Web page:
Reston, VA

If you were not looking forward to paying the entirety of the Reston Association assessment fee today (March 1) to avoid fees, you’re in luck.

The Reston Association announced on Twitter this afternoon that the assessment deadline was pushed to next Friday (March 8).

The decision is “due to recent inclement weather,” the tweet said. The 2019 annual assessment is $693 — a bump from last year’s $682 fee.

The discount on the pool and tennis passes has also been extended to the new date.

File photo

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Ever wonder how residents chose Reston for their home?

The Reston Historic Trust and Museum and the Reston Community Center are hosting a free panel discussion on just that, following Bob Simon’s goal of having the individual be the focal point of planning.

“The journeys our panelists have made to Reston confirm that the lived experience of that vision is alive in Reston today,” the Reston Historic Trust and Museum said in a press release.

The Reston Historic Trust and Museum shared backgrounds about three of the four panelists who will share their stories about their journeys to Reston.

Lindsay Trout

After her parents’ divorce, Lindsay Trout moved with her mother to Reston at age nine because of the diverse housing stock available. She has stayed in Reston ever since. Trout attended Terraset Elementary, Langston Hughes Middle School and South Lakes High School. She has spent her teaching career in Fairfax County Public Schools and is currently the Principal of Terraset Elementary.

Medelyn A. Ortiz Lopez

Medelyn A. Ortiz Lopez came to the United States at age nine. She attended Dogwood Elementary, Langston Hughes Middle School and South Lakes High School. She formed part of Southgate Community Center for the past 11 years as a participant, then as a volunteer and currently as staff. She is pursuing a career in nursing.

Sara

Six years ago, Sara and her parents immigrated from Ethiopia after receiving U.S. visas in the diversity lottery. Sara was 15 years old and preparing to begin 9th grade. Her father is blind and partially paralyzed. The family has no outside support; Sara and her mother are his primary caregivers. Trying to juggle work, school, and caring for her father’s needs, the family has struggled with homelessness.

Sara attended six different high schools in four years. Being the only English speaker in the family, Sara had to take on many adult roles in her family early on, helping her parents as much as she could. Today, she and her family are preparing to move from a shelter into their own home. She is working on becoming a U.S. citizen. She hopes to earn her GED so she can attend college and become an engineer. She is brave, resilient and determined to succeed.

The fourth panelist is Rizwan Jaka from the All Dulles Area Muslim Society.

In conjunction with the event, the Reston Historic Trust and Museum is also encouraging Restonians to share their own short stories and photographs about how they came to Reston via an online forum.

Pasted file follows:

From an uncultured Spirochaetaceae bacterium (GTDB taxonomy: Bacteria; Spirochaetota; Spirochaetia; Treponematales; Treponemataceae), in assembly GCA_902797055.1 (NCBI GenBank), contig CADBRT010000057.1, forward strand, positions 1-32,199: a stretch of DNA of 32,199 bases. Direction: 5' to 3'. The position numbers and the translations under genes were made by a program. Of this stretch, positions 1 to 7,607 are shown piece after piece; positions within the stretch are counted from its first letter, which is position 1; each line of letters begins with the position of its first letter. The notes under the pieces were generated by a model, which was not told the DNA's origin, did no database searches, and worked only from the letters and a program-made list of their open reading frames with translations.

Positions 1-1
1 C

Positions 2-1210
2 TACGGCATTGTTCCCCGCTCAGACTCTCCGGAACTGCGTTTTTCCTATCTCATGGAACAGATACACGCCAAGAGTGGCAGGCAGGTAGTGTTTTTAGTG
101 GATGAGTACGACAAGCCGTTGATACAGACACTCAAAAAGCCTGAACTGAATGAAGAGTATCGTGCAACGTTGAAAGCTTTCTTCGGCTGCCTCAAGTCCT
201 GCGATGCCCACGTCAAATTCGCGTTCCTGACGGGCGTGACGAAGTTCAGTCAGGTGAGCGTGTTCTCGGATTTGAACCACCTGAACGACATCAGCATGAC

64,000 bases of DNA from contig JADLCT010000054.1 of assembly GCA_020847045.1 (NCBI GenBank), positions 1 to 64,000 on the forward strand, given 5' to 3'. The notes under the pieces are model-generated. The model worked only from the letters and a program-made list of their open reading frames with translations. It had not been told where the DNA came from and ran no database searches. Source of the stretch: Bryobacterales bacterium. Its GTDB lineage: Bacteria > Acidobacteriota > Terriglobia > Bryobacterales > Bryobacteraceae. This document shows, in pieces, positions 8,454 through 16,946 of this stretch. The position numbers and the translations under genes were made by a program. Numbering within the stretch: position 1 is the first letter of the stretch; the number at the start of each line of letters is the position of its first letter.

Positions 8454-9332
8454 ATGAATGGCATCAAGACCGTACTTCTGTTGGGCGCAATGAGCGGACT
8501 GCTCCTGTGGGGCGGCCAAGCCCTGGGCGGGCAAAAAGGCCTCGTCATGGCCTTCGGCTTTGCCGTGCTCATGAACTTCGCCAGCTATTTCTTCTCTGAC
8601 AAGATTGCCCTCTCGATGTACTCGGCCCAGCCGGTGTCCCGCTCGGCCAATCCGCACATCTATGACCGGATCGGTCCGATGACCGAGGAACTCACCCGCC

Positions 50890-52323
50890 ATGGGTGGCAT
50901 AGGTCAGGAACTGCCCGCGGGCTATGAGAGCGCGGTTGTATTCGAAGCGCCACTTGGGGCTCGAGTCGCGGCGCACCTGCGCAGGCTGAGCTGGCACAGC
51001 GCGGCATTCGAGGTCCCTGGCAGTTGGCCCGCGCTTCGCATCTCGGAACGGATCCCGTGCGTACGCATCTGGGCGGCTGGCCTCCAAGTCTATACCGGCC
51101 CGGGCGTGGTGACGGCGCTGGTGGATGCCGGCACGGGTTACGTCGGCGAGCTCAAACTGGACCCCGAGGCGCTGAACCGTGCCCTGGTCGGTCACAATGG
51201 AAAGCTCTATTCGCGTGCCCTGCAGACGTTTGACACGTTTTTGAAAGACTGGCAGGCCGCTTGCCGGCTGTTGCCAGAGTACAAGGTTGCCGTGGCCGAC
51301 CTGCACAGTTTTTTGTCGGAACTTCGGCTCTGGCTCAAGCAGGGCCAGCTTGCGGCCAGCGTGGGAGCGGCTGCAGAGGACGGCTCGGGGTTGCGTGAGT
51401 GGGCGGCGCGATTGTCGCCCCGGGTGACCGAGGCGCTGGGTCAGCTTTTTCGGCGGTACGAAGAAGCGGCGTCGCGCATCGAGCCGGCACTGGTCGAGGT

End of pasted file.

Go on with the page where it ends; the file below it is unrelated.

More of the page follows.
The panel starts at 7 p.m. at RCC Lake Anne Jo Ann Rose Gallery (1609-A Washington Plaza) on Wednesday, Feb. 20.

Photo via Reston Historic Trust

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Monday Morning Notes

RA Offices Closed Today — Reston Association offices, including the Nature House and Central Services Facility, are closed today in observance of Columbus Day. [Reston Association]

North Shore Drive Sidewalk Project Planned — The Fairfax County Department of Transportation will host a community meeting about the North Shore Drive sidewalk project Wednesday in the cafeteria of Lake Anne Elementary School (11510 North Shore Drive). Plans are to expand the sidewalk on the south side of North Shore Drive from Sycamore Valley Court to the existing sidewalk east of North Shore Court. [Fairfax County DOT]

Reston’s Tree Canopy Shown Off — Reston has a 49 percent urban tree canopy, RA Environmental Resource Supervisor Patricia Greenberg explains in Reston Association’s latest “Reston Today” video dispatch. In the video, Greenberg explains the benefits of the canopy and how to take care of it. [Reston Association/YouTube]

Why Reston is ‘One Better Than Ashburn’ — A recent Money magazine list named Reston the 29th-best place to live in America … and nearby Ashburn the 30th. A local blogger compared the communities in a tongue-in-cheek fashion and determined just how the magazine came to the conclusion that Reston is “Ashburn plus one.” [Restonian]

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Tuesday Morning Notes

Reston Residents Among Injured in Charlottesville Attack — Two Reston women were struck by the vehicle that crashed into a crowd of protesters during the weekend’s violent clashes in Charlottesville, a friend of theirs told a DC news crew. [NBC Washington]

No More Eclipse Glasses at Library — “Due to extraordinary demand,” Fairfax County libraries are no longer able to provide glasses for next week’s solar eclipse. [Fairfax County]

Special Eclipse Event at Herndon High — There will be an “eclipse party” Monday at Herndon High School, though, where up to 1,000 pairs of the eclipse glasses will be available. Meals will also be provided at a cost of $2 for adults, free for students. [Herndon High School]

Popular Local Blog Celebrates 10 Years — Restonian has been satirically covering the comings and goings of the community since August 2007. This week, it provides a retrospective on all that’s happened in the past decade. [Restonian]

Last Day To Vote for Business Awards — The ballot for the 2017 Best Reston Business Awards went out to our email subscribers for the final time Monday afternoon, and they have until midnight tonight to fill it out. Winners will be announced Wednesday. [Reston Now]

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